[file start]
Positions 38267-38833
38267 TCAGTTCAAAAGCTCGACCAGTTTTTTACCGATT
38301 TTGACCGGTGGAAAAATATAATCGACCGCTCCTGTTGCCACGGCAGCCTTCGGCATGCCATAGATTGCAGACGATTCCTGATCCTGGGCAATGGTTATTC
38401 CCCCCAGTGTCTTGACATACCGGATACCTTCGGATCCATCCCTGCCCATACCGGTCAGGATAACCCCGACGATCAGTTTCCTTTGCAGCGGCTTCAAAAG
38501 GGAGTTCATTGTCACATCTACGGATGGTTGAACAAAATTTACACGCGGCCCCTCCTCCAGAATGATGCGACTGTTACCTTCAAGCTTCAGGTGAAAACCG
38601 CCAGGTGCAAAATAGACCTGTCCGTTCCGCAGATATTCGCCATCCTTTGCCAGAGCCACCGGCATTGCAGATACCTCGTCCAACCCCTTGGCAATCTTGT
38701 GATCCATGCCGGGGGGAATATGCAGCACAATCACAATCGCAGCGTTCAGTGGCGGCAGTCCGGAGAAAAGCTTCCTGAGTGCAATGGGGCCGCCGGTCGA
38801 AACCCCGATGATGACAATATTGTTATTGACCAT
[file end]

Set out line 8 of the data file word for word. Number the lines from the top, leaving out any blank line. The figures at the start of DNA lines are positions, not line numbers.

38801 AACCCCGATGATGACAATATTGTTATTGACCAT